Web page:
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Africa's Baobab Trees Are Dying

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Baobab trees are not only iconic images of dry, hot areas of Africa. Baobabs are important because they supply water and food for people and animals. They are sometimes called “the tree of life.”

Yet, say researchers, some baobabs are mysteriously dying.

Nine of the 13 oldest trees, aged between 1,000 and 2,500 years, have died in the early part of this century. Researchers reported the finding in the scientific journal Nature Plants.

The sudden collapse is “an event of unprecedented magnitude,” the researchers wrote. They believe that never before have so many old trees died in such a short period. These baobabs were found in the southern African countries of Botswana, Namibia, South Africa, Zambia and Zimbabwe.

Researchers do not know for sure why the trees died. But they note that temperatures have risen and rainfall decreased in recent years.

Stephan Woodborne helped to prepare a report on the study. Woodborne is with South Africa’s National Research Foundation. He says the researchers do not think that baobabs across the continent are dying out. Instead, they believe the climate of southern Africa is changing.

Researchers have observed few young trees in the places where the old trees are dying. As a result, Woodborne says, baobab trees will probably stop growing in some places, and may start growing in others. He calls the move a reaction to “climate forcing.”

Historically, baobabs are often found in areas where elephants, rhinoceros and other wildlife live. Elephants help the trees spread when they eat baobab fruit. The seeds often grow in the nutritious elephant dung.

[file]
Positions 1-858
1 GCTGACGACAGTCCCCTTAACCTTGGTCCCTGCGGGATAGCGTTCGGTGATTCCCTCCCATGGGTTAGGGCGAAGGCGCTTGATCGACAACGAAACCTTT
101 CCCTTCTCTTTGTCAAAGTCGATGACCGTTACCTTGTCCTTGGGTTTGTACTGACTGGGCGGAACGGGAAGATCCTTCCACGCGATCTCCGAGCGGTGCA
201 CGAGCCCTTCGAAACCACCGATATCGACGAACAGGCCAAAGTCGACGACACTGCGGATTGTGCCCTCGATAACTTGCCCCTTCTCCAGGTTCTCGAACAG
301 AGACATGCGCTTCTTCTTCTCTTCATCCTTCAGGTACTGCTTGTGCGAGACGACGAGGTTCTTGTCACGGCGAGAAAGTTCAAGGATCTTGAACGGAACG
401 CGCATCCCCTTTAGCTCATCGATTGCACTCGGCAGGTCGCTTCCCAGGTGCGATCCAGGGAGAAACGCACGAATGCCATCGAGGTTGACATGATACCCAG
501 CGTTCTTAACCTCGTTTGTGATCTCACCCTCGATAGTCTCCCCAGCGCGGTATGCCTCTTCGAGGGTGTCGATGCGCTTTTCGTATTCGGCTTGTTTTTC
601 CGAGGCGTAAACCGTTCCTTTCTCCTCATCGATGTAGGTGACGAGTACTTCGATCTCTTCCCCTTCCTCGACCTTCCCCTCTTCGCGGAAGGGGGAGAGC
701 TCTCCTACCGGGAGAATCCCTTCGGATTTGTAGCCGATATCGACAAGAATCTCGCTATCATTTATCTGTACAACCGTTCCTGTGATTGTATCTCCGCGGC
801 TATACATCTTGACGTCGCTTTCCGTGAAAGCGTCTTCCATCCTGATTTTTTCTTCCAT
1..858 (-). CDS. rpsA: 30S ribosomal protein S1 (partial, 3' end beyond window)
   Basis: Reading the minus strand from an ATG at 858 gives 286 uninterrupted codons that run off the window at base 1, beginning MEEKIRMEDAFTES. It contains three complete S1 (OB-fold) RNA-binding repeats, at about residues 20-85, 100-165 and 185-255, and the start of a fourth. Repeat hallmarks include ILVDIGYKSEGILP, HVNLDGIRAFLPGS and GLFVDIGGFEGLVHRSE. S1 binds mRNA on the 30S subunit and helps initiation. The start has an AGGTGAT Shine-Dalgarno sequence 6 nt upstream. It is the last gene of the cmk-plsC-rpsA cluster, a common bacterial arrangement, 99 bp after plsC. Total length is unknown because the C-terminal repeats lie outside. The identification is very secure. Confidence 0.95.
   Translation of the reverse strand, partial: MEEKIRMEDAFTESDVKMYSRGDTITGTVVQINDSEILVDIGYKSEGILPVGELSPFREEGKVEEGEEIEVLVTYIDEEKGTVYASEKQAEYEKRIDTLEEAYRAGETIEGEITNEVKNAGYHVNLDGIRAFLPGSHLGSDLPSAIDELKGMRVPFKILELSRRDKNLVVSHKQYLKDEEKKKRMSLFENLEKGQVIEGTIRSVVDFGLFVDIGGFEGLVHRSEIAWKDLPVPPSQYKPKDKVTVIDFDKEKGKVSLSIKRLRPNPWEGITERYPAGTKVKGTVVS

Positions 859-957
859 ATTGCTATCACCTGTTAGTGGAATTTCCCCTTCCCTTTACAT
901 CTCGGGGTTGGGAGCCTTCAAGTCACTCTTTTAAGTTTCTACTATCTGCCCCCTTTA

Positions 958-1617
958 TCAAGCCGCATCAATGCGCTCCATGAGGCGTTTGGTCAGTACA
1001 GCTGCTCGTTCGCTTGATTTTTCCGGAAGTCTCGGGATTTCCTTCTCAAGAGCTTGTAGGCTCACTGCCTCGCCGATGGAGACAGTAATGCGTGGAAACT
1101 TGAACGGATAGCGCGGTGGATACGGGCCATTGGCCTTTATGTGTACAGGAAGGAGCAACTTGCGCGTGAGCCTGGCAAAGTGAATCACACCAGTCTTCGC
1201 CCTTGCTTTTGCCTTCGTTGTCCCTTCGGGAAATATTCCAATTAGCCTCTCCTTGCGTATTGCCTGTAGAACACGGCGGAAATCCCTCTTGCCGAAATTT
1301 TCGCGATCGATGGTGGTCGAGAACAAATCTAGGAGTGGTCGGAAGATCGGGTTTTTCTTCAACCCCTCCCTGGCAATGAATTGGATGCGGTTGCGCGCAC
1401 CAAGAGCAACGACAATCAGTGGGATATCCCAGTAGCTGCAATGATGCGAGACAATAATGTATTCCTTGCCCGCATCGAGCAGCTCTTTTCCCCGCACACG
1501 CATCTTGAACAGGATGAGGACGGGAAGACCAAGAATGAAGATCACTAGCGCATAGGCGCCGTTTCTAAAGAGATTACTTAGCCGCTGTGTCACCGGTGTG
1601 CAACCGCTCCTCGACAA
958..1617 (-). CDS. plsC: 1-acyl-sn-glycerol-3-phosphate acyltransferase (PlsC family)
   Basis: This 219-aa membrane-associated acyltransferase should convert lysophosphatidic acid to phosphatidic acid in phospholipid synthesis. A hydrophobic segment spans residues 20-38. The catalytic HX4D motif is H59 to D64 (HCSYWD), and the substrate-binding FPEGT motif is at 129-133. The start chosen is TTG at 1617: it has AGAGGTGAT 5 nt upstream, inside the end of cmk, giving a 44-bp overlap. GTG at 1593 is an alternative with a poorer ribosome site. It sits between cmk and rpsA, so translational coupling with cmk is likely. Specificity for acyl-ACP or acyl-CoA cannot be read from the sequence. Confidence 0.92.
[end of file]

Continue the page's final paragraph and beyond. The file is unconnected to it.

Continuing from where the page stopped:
Baobabs take in large amounts of water during the rainy season and store it in their trunks and tree branches. The water gives the trees their wide shape. Large trees can store as much as 140,000 liters. Thirsty elephants tear off the trees’ bark and wood to get to the water inside.

Baobabs are also important to people. Researcher Stephan Woodborne notes that communities have been using the trees for a long time. His group has found many archaeological remains underneath ancient trees from societies that lived hundreds of years ago.

Even today, people gather around the trees for religious events and to communicate with family and friends who have died. People also use the baobab fruit to make drinks and mix with milk to create a kind of yogurt. In addition, the trees offer protection from the sun on hot summer days.

Anna Munzhelele lives near the Limpopo River in South Africa. She said eating baobab fruit makes people strong. “It’s like a type of medicine, we get energy from it,” she said.

I’m Kelly Jean Kelly.

The Associated Press reported this story. Kelly Jean Kelly adapted it for Learning English. George Grow was the editor.

Words in This Story

iconic - adj. widely recognized

unprecedented - adj. not done or experienced before

magnitude - n. the size, extent, or importance of something

dung - n. solid waste from an animal

thirsty - adj. needing water

bark - n. the outer covering of a tree

wood - n. the hard substance that makes up the stems and branches of trees and shrubs

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